by Terry M. Smith
While North Korea’s Sept. 9 test of a nuclear weapon was condemned around the world, the focus should be on opposing nuclear weapons, not on who can have them.
It’s curious logic for those countries possessing nuclear weapons to disallow them elsewhere. How likely is it that sanctions and other punishments will help North Korea to feel less isolated and give up a weapon that some others have?
Make no mistake. North Korea should not have, test, or use nuclear weapons; no country should under any circumstances. The use of such weapons involves indiscriminate, long-term harm. It is an offense against God and people made in his image. Nations need to protect themselves, but not in this way.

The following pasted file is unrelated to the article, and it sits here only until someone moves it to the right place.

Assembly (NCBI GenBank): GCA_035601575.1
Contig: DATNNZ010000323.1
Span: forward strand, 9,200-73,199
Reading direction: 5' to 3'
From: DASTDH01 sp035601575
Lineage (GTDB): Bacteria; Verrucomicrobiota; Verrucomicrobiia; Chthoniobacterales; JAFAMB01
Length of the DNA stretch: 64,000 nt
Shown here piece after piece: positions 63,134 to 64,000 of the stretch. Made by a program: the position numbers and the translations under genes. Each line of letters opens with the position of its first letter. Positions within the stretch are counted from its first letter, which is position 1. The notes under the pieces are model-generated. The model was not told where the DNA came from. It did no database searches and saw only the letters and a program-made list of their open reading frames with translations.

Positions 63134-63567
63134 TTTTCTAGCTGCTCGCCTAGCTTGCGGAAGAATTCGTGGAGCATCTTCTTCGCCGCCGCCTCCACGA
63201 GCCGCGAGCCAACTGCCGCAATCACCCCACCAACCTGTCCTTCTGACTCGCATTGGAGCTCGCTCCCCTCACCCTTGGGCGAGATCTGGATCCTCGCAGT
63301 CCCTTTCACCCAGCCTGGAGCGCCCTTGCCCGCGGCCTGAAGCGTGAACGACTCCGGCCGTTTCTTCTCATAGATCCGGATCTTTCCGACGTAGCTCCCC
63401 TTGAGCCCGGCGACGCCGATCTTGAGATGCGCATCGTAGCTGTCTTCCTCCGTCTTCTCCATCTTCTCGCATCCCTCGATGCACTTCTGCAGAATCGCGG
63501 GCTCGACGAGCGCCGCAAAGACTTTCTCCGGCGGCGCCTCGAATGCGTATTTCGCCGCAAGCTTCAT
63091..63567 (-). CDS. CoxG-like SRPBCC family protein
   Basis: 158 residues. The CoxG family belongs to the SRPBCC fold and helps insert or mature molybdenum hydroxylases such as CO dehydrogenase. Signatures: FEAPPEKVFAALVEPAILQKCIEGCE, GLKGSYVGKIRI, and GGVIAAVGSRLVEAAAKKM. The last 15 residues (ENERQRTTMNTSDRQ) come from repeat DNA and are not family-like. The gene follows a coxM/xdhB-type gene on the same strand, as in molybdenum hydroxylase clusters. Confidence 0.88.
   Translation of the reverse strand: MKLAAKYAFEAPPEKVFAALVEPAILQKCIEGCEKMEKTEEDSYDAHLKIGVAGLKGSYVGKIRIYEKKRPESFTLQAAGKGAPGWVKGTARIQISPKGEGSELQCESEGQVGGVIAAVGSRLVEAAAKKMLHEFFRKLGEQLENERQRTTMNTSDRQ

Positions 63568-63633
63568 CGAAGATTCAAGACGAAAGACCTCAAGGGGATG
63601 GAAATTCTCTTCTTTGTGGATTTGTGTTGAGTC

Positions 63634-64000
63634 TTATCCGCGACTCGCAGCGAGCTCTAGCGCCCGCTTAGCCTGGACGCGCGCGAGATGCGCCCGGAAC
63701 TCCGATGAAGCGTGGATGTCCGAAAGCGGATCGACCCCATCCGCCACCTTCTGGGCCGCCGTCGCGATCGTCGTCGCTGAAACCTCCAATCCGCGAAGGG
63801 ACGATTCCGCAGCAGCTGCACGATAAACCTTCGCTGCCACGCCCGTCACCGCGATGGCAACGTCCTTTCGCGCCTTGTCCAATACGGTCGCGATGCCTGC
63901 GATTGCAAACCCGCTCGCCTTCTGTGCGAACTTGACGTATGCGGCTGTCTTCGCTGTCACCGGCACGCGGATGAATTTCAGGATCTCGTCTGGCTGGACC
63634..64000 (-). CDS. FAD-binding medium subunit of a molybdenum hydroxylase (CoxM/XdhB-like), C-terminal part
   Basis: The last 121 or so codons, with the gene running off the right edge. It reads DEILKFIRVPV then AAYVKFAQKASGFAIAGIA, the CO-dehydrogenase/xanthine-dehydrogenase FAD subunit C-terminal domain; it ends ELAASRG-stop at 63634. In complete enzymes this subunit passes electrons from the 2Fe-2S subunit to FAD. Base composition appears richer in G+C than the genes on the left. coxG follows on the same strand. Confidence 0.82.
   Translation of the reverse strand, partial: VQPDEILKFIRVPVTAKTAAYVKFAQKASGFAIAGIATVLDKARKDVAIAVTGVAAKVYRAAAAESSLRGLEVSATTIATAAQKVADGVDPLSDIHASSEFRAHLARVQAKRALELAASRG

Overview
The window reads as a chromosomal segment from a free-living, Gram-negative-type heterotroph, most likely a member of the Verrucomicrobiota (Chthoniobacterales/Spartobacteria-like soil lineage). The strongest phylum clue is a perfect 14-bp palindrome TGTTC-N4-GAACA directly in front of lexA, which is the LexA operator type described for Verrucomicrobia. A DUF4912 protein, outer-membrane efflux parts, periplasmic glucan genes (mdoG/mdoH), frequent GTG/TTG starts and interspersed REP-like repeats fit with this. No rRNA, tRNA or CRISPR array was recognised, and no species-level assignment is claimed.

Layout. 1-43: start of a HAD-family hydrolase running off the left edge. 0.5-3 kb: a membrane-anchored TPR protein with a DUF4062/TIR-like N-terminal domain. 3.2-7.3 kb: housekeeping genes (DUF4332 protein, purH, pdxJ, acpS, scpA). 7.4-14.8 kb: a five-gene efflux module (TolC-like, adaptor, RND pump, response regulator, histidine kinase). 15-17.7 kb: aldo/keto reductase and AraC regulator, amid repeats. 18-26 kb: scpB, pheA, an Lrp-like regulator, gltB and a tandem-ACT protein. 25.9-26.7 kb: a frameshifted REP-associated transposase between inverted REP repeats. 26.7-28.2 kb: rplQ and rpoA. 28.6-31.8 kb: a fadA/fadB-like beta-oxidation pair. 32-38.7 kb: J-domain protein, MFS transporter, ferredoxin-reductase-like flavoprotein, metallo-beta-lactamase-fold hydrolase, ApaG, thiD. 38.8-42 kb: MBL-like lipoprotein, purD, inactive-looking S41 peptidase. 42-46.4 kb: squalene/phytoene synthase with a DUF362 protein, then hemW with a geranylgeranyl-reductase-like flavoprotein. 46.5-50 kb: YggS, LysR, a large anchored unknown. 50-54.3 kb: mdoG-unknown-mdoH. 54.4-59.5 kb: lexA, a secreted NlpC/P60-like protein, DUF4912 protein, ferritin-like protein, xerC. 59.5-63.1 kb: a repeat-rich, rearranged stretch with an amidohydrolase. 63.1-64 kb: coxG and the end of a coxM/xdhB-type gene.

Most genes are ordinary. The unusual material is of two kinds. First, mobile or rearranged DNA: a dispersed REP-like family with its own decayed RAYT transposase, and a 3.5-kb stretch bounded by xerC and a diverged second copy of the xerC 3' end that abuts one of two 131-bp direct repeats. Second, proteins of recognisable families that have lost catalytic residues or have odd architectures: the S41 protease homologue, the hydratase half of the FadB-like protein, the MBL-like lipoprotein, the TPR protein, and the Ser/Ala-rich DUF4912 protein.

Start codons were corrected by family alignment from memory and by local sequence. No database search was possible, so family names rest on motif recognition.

The use of atomic bombs on Hiroshima and Nagasaki were horrific acts. Yes, they shortened World War Two, freed many people in POW camps (including three of my relatives), and prevented more war crimes by Japanese forces. They also spared many Allied and Japanese soldiers who would have died in further ground fighting.
However, the basic purpose of having soldiers is to protect non-combatants.
Something is amiss when civilians are killed to protect soldiers. In this instance, soldiers killed non-combatants, elderly men, women and children, including some Catholics and Protestants.
No nuclear weapon is so precise that it will not kill civilians; even much smaller missiles, even used in drone strikes, cannot do so.
Nuclear weapons clash with the good news of Christmas.